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Using a Centered Moving Average to Extract the Seasonal Component of a Time Series. If we are forecasting with say, quarterly time series data, a 4-period moving average should be free of seasonality since it always includes one observation for each quarter of the year.

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## Using a Centered Moving Average to Extract the Seasonal Component of a Time Series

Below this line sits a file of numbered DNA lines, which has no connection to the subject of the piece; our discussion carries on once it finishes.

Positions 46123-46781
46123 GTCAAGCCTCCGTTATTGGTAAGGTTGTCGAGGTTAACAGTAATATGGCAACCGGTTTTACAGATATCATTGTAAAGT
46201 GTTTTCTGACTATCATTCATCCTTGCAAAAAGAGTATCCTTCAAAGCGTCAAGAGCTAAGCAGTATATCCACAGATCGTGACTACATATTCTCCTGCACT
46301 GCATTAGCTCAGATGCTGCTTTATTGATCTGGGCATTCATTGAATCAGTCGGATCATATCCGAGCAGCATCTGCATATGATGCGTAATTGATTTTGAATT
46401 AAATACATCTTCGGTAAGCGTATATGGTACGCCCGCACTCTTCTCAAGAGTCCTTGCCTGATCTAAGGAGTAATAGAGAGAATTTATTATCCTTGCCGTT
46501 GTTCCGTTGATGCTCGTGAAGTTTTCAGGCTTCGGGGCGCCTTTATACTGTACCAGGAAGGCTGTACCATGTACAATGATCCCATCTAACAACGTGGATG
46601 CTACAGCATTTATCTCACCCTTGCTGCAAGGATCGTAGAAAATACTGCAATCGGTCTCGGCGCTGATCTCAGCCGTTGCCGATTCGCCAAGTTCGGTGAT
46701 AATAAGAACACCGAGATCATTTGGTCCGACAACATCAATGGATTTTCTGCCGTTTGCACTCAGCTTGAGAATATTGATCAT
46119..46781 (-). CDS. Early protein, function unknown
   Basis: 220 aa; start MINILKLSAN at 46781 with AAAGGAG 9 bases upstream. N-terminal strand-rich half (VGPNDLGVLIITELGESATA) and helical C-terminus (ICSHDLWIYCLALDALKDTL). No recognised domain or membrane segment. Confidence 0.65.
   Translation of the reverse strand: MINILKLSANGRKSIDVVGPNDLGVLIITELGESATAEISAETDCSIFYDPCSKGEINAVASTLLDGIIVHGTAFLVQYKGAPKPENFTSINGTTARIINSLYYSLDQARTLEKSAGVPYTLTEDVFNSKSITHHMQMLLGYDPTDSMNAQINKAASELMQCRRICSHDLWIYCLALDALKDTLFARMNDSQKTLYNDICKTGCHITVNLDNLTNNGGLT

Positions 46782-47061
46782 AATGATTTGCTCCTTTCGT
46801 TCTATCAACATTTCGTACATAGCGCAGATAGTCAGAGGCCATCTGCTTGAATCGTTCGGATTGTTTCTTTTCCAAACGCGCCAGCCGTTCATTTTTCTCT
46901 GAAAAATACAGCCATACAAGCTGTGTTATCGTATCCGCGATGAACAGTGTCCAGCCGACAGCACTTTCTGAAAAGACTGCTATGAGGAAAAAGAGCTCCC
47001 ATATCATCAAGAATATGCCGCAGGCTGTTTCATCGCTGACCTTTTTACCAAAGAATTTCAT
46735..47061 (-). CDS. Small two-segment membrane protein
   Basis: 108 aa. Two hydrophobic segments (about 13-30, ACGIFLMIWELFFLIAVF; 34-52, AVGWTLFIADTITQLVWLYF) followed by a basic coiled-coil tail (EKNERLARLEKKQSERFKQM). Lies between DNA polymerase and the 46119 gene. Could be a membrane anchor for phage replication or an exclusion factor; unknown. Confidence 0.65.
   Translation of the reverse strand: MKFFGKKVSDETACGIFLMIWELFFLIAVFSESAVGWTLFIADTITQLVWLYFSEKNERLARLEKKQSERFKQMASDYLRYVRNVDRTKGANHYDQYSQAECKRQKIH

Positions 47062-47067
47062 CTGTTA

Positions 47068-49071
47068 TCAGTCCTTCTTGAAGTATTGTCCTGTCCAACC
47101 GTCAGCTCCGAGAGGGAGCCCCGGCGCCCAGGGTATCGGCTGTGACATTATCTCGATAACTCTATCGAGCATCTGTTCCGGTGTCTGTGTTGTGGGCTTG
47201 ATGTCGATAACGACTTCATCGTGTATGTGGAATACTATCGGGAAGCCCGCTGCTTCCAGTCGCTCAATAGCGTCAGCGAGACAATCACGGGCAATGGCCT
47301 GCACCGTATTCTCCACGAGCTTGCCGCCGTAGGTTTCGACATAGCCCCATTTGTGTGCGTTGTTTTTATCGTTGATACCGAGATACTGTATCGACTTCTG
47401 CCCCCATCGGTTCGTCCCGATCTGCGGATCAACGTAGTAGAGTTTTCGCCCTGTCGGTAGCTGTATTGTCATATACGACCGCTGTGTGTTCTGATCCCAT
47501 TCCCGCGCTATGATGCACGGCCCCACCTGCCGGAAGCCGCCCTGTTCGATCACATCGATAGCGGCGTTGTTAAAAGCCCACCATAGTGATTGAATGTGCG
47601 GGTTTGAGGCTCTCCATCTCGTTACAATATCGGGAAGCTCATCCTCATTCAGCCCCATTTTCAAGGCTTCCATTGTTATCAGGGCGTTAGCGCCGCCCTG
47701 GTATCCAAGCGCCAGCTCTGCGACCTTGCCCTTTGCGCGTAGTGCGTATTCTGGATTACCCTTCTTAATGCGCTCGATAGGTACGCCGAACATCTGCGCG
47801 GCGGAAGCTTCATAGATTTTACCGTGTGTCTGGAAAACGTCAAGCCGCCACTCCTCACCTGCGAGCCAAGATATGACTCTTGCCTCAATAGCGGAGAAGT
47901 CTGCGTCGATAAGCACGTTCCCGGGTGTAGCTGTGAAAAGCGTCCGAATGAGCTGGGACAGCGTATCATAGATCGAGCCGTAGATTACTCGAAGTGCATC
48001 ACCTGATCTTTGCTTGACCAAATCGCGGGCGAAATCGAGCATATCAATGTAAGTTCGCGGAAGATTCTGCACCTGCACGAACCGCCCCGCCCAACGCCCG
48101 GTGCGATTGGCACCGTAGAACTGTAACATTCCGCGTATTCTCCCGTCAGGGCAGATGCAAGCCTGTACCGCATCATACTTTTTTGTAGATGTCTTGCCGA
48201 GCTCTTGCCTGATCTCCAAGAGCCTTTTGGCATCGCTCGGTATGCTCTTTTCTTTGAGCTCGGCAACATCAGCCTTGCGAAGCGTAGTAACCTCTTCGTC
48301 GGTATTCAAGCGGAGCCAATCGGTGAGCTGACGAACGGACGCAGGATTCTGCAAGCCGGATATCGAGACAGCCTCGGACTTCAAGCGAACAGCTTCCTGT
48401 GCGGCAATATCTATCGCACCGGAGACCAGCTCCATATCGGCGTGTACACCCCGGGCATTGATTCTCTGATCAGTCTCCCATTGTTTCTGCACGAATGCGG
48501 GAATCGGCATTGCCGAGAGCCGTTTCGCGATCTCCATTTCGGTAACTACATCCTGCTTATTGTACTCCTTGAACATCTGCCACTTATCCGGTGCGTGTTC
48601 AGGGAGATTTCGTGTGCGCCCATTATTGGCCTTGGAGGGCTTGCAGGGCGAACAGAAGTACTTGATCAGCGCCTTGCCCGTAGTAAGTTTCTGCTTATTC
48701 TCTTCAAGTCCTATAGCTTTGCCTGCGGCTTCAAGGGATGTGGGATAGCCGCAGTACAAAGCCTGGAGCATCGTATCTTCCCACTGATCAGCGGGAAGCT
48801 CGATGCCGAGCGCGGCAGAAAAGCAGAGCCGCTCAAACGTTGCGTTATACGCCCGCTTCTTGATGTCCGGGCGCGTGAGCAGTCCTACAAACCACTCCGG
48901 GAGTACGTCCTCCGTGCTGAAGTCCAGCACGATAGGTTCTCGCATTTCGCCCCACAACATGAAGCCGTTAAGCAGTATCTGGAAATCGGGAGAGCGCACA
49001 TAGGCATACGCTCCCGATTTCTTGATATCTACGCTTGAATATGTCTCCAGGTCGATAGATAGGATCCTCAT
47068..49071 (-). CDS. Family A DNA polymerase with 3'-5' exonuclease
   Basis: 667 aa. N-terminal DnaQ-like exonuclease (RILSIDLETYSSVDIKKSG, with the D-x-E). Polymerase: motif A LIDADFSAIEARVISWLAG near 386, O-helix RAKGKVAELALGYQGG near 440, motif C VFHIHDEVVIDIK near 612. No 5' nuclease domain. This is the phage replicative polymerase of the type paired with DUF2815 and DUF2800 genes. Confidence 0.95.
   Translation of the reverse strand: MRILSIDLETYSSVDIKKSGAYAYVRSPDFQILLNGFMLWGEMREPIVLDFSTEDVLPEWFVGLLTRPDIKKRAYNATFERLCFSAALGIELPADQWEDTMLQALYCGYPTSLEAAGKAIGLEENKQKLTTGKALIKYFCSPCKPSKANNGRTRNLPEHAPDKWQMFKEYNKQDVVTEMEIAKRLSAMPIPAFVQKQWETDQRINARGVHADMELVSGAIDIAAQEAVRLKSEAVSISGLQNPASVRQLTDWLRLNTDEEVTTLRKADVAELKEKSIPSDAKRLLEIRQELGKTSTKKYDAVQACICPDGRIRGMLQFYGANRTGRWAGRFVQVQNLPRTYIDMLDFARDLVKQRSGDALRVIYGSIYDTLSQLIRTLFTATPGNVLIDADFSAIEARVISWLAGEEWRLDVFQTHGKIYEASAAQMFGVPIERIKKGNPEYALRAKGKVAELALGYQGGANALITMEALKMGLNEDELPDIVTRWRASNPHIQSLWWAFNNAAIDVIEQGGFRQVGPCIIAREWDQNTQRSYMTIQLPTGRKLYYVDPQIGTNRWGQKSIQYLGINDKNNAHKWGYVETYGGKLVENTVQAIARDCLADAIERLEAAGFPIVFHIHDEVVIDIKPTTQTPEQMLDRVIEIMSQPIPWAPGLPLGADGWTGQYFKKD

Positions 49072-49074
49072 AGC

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**Using a Centered Moving Average to Extract the Seasonal**Component of a Time Series If we are forecasting with say, quarterly time series data, a 4-period moving average should be free of seasonality since it always includes one observation for each quarter of the year**Suppose we have a quarterly time series X1, X2, X3, . . . ,**Xn The first value that can be calculated for this series by a 4-period MA process would use observations X1, X2, X3, and X4. Notice that our first 4-period average has a center between quarter 2 and quarter 3. Hence we will designate it X*2.5. Thus we have: The next value is:**For the series X1, X2, X3, . . . , Xn, the formula is1 :**(1) This algorithm gives us a series that is free of seasonality. Alas, the location of the values of this series do not correspond to the original series.**We can correct this problem with acentered moving average**If we average adjacent pairs of X*t’s, we obtain a series that is free of seasonality and is aligned correctly with our original series**To get a 4-period moving average that is centered at quarter**3 (designated by X3**), take the average of X2* and X3*: The general formula is: (2)**Combining equations (2) and (3), the series Xt** can be**expressed by a weighted moving average: The seasonal index (St) can be computed by dividing Xt by Xt**. That is:**Example: Quarterly product sales**• Notice we lose 2 data points at the beginning of the series, and 2 at the end. • For monthly data, we would lose a total of 12 data points.

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